Saturday, April 29, 2006

Going Local

locally grown artichokes at the Santa Monica Farmer's Market

For the month of May I’ll be living like there’s no jumbo jet, cargo ship or semi-truck available to deliver grapes from Chile or steak from Nebraska. Joining the Eat Local Challenge is a chance to focus on reducing my “ecological footprint” and supporting small, local farms.

To me, eating locally conjures up images of my Grandpa Johnny—a lifelong resident of the Upper Peninsula of Michigan, who fished Lake Superior nearly every day of his life, and smoked his own trout in his backyard. It reminds me of the Wisconsin farm of one of my best friends, where the entire extended family comes together once a year to butcher their cows. I think of my Grandma Sally’s homemade strawberry jam, and her knowledge of nearly every good wild berry patch within a 25 mile radius of her house. I remember last summer, sitting on my parents porch with my dad, scraping kernals off ear after ear of sweet corn, to be frozen for a treat come December.

So, with an eye to my midwestern heritage, I’ll do my best this month. One thing I'm having trouble sourcing--locally-made yogurt, a breakfast staple in our household. Any Angelenos have suggestions?

Here are my answers to questions for participants:

1. What's your definition of local for this challenge?
For fruits, vegetables, eggs, dairy, and wine, within 100 miles of Los Angeles, CA. For meat and fish, within California.
2. What exemptions will you claim?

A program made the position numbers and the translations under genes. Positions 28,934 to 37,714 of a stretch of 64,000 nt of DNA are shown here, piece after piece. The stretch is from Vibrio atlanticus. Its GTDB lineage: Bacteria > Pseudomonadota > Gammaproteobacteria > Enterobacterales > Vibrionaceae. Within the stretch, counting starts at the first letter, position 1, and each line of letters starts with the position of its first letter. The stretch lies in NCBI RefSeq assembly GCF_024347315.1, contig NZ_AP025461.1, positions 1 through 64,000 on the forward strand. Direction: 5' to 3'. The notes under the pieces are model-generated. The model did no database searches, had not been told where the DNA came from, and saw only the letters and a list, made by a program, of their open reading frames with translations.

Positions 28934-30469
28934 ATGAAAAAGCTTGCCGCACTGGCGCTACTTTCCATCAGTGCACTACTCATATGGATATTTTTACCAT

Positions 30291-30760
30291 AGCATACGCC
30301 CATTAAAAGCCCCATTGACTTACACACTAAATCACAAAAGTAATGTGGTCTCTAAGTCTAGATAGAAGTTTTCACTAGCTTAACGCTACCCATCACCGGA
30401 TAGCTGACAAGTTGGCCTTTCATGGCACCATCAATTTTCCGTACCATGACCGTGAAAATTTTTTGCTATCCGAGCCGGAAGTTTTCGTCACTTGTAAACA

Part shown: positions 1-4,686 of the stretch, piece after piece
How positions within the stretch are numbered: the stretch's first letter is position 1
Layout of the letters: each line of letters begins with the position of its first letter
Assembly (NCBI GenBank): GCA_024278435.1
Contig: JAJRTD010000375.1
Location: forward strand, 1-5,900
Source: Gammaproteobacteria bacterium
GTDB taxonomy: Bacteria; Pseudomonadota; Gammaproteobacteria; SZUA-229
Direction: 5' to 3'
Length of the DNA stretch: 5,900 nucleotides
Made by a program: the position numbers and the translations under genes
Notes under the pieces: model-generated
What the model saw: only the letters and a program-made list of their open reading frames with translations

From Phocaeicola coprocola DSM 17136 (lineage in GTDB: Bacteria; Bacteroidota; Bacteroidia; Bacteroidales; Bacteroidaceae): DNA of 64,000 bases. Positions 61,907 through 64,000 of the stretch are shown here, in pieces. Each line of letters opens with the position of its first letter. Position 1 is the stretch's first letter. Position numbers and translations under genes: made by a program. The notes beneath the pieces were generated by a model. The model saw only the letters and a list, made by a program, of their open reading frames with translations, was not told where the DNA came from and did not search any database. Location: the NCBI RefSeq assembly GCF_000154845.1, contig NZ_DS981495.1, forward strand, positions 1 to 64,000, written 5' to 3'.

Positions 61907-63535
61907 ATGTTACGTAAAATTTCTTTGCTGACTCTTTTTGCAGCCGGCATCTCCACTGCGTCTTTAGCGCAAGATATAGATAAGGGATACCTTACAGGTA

Coffee is non-negotiable, but we do get our beans from a local, environmentally-minded roaster, Groundwork. Anything already in my pantry (spices, flour, sugar, rice, etc) is fair game, and if I need more basic baking goods to make bread, I can buy it. Also, my trip to MA at the end of the month doesn’t count.
3. What is your personal goal for the month?
Other than the aforementioned out-of-town sojourn, I aspire to make 75% of my meals homemade and local this month. My other primary goal for the month is to focus on making as many “basic” foods as possible myself—bread, pasta, granola, etc. I want to set aside time on the weekends to bake and cook, freezing and storing as I go.


Jane said...

Hi Erin, I can't help with locally produced yogurt, but was wondering if you had considered making it yourself? There are some great recipes that can be made either with a yogurt maker or without.

This is a short article I found with a recipe that sounds worth trying.

Jill said...

That's so cool! I'm looking forward to reading & hearing more about it.

Ivonne said...

Fantastic, Erin!

I'll be participating as well. I look forward to the month ahead!